It is the deed that teaches, not the name we give it. Murder and capital punishment are not opposites that cancel one another, but similars that breed their own kind.
Care should be taken that the punishment does not exceed the guilt; and also that some men do not suffer for offenses for which others are not even indicted.
Every crime has, in the moment of its perpetration, Its own avenging angel--dark misgiving, An ominous sinking at the inmost heart.
Wicked deeds are generally done, even with impunity, for the mere desire of occupation.
If it's near dinner-time, the foreman takes out his watch when the jury has retired, and says: "Dear me, gentlemen, ten minutes to five, I declare! I dine at five, gentlemen." "So do I," says everybody else, except two men who ought to have dined at three and seem more than half disposed to stand out in consequence. The foreman smiles, and puts up his watch:--"Well, gentlemen, what do we say, plaintiff or defendant, gentlemen?
And while God had work for Paul, he found him friends both in court and prison. Let persecutors send saints to prison, God can provide a keeper for their turn.
By noiselessly going to a prison a civil-resister ensures a calm atmosphere.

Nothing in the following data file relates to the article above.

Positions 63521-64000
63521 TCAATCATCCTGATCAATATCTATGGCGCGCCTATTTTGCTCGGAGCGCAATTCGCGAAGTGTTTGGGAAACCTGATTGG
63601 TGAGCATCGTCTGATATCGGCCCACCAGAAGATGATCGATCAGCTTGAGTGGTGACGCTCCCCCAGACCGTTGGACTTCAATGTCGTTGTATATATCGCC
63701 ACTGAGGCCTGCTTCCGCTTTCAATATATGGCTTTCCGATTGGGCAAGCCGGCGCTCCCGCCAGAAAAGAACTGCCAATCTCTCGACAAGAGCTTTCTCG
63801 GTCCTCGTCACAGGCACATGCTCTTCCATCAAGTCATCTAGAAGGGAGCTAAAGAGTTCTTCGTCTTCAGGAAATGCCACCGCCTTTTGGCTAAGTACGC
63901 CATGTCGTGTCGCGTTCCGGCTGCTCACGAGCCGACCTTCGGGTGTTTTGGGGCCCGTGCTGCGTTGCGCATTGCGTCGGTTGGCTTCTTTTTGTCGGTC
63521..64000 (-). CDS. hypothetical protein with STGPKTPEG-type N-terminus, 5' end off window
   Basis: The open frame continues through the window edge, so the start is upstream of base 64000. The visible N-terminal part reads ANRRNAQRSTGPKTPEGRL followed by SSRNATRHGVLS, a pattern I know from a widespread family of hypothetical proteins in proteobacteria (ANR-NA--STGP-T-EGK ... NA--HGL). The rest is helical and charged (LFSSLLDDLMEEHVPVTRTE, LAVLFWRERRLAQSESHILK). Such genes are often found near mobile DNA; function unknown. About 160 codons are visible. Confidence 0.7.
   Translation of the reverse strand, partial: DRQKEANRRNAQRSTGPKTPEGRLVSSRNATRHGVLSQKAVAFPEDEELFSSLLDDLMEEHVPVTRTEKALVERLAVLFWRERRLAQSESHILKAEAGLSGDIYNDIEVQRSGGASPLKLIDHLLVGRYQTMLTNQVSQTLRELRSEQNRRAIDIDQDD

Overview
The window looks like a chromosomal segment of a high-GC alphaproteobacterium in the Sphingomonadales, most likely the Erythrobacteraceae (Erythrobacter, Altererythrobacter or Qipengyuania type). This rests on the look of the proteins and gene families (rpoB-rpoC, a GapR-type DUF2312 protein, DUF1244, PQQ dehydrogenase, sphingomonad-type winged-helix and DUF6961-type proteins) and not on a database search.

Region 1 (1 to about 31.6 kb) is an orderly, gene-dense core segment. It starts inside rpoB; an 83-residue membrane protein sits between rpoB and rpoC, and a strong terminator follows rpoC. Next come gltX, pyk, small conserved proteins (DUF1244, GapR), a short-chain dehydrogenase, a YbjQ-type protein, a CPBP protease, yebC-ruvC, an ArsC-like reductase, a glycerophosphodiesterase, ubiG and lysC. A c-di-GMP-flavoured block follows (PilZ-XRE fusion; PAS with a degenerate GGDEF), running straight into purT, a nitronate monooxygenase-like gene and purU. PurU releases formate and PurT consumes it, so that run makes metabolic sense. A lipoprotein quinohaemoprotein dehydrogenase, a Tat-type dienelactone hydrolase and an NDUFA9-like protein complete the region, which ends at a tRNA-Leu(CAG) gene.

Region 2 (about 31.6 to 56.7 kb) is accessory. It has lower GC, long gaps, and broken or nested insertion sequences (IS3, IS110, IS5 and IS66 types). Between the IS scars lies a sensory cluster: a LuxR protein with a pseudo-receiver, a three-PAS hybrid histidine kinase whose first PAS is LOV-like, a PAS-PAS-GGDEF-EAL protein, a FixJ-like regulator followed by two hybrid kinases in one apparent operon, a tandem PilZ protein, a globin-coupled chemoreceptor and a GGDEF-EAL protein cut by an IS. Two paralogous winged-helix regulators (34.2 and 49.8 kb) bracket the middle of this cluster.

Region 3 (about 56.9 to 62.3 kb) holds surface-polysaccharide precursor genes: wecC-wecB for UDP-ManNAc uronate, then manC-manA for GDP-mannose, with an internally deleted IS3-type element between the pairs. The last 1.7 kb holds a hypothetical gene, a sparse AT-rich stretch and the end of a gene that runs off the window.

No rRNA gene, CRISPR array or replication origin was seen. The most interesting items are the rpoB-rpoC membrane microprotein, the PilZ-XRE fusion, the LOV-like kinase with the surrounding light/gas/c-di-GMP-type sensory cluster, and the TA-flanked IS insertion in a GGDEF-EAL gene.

Trial by jury itself, instead of being a security to persons who are accused, shall be a delusion, a mockery, and a snare.
The world itself is but a large prison, out of which some are daily led to execution.
I asked a man in prison once how he happened to be there and he said he had stolen a pair of shoes. I told him if he had stolen a railroad he would be a United States Senator.
When I was in prison, I was wrapped up in all those deep books. That Tolstoy crap - people shouldn't read that stuff.
The object of punishment is prevention from evil; it never can be made impulsive to good.
Prosecution I have managed to avoid; but I have been arrested, charged in a police court, have refused to be bound over, and thereupon have been unconditionally released - to my great regret; for I have always wanted to know what going to prison was like.
I sometimes wish that people would put a little more emphasis upon the observance of the law than they do upon its enforcement.
If punishment reaches not the mind and makes not the will supple, it hardens the offender.
Whatever is worthy to be loved for anything is worthy of preservation. A wise and dispassionate legislator, if any such should ever arise among men, will not condemn to death him who has done or is likely to do more service than injury to society. Blocks and gibbets are the nearest objects with legislators, and their business is never with hopes or with virtues.
The best situation of all, and one frequently utilized, is for jails and prisons to allow volunteer ministers of all faiths to enter prisons and offer their services to the inmates who want them. That way, the religious needs of inmates are met but without government funds being spent.